"Young people are right". "There are no more excuses." These are some of the conclusions that have reached scientists that this Tuesday have presented in Berlin an initiative that supports the mobilization of young people against climate change and that they assure support up to 12,000 signing scientists.
For weeks now, young people from all over Europe have demonstrated on Fridays to demand that politicians act to protect the future of future generations. The movement, baptized Fridays for Future and started by the young Swedish woman Greta Thunberg, is planning to hold a large global student strike this coming Friday against global warming. In Germany alone, 180 protests are planned.
It will be this Friday, when the list of 12,000 scientists from Germany, Austria and Switzerland It will be given to the activists of the student strike. "The concern [de los jóvenes manifestantes] is justified and supported by the science available. The current measures for the protection of climate, biodiversity, forests, seas and soil are far from being sufficient, "says the text of the scientists. And adds: "Young people correctly demand that our society prioritize sustainability and climate action without further hesitation. Without a profound change, your future is in danger, "say scientists from many disciplines.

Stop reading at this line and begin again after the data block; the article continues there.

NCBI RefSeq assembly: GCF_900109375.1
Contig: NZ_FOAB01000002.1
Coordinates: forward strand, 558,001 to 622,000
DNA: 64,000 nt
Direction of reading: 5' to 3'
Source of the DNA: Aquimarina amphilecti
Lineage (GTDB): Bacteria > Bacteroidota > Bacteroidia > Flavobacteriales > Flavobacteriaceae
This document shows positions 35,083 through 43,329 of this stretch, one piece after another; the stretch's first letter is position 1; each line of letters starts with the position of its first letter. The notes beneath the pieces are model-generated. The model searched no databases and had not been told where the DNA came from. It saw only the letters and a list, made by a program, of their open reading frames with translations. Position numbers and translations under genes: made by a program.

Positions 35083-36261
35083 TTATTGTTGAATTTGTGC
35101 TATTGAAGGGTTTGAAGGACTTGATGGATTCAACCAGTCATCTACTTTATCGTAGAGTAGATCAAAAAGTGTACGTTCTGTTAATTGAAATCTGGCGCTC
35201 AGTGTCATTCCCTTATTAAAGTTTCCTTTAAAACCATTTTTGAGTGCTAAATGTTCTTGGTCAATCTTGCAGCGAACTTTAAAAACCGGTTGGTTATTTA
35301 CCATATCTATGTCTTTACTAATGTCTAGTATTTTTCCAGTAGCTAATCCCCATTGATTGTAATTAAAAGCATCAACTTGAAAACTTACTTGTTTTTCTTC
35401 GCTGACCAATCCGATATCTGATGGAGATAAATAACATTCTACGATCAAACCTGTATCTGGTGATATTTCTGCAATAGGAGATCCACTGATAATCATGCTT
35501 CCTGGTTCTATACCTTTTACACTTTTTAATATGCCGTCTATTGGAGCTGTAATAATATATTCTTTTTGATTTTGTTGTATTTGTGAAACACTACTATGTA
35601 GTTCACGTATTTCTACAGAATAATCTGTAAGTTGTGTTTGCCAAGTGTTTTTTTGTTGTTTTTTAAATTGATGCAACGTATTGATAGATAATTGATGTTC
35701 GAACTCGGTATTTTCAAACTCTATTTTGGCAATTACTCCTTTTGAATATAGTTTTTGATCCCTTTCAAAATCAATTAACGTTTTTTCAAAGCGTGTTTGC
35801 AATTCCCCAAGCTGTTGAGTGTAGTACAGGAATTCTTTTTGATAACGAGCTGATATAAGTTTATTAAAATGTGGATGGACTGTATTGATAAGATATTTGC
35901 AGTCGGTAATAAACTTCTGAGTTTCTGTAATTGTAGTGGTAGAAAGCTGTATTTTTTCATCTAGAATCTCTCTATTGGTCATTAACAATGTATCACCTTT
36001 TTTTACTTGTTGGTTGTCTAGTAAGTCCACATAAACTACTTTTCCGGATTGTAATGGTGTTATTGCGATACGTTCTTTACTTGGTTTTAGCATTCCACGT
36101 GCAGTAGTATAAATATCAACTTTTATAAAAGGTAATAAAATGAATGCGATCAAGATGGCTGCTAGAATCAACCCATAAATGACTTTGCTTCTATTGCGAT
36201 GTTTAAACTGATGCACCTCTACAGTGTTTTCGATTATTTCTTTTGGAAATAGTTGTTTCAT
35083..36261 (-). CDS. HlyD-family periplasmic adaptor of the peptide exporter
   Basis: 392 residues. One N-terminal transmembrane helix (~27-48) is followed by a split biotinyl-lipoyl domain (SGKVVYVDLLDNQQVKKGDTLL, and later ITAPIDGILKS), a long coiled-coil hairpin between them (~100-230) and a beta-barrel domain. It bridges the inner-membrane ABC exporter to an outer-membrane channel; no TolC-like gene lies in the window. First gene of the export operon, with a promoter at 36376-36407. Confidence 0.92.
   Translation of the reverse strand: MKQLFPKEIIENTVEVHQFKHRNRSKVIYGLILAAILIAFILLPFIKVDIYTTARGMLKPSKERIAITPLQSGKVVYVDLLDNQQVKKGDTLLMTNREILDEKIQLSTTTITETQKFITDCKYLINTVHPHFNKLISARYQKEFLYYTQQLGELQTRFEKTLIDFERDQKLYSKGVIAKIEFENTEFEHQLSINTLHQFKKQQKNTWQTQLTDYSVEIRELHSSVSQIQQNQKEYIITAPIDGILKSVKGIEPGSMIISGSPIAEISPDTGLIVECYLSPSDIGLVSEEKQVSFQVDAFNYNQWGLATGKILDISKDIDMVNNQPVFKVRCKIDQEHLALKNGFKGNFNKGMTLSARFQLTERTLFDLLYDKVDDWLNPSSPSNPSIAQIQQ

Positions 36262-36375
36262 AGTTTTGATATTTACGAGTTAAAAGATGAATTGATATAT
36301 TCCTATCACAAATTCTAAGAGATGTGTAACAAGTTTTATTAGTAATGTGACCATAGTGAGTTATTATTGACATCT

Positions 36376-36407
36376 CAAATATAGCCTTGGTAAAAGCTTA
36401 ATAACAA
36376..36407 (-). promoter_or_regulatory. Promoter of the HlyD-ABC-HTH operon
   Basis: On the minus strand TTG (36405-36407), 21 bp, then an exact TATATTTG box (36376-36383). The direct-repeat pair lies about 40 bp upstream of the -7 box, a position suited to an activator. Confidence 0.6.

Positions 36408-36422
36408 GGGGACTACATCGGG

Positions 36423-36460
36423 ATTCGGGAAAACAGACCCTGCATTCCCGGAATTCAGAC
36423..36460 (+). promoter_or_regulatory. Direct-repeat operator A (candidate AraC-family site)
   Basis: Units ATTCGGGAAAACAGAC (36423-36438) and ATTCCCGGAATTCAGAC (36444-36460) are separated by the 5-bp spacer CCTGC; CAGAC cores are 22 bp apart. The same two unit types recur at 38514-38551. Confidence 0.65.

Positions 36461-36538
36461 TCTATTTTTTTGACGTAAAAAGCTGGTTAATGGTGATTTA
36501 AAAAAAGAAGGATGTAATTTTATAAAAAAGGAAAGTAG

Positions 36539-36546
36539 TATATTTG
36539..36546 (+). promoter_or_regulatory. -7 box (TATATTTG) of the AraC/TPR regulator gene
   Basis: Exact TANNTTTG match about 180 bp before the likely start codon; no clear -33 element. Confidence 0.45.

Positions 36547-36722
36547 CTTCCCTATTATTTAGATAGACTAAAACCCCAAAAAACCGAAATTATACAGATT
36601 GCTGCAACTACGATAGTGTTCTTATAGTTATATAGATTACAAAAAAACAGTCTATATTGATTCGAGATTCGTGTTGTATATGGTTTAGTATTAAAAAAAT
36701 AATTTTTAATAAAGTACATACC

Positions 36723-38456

Volker Quaschning, engineer and professor of energy systems at the School of Applied Sciences in Berlin said on Tuesday that "we are the professionals and we say that this generation of young people is right and we have to thank them", in reference to the criticisms of the leader of the German liberal party FDP, which has recently said that students should leave the fight against climate change to professionals.
The German president, Frank Walter Steinmeier, has nevertheless supported the struggle of the new generations. "I'm glad that you get involved, because many adults do not want to realize that it's getting too late," he said recently. German Chancellor Angela Merkel has also supported the student protest.
The scientific popularizer Eckart von Hirschhausen criticized those in Germany who believe that the protests should take place outside school hours, because he said that no strike is held in free time. "Pilots and train drivers do not strike during their free time," he said.
Luisa Nuebauer, one of the most recognizable faces of the protest in Germany asked voters in the European elections in May to think twice before supporting a party that does not have a plan against climate change. Jakob Blasel, another activist, explained that one of his goals is to bring climate change to the political front line with a view to European elections. "We want the European elections to be the climate elections", said Blasel, of Fridays for Future.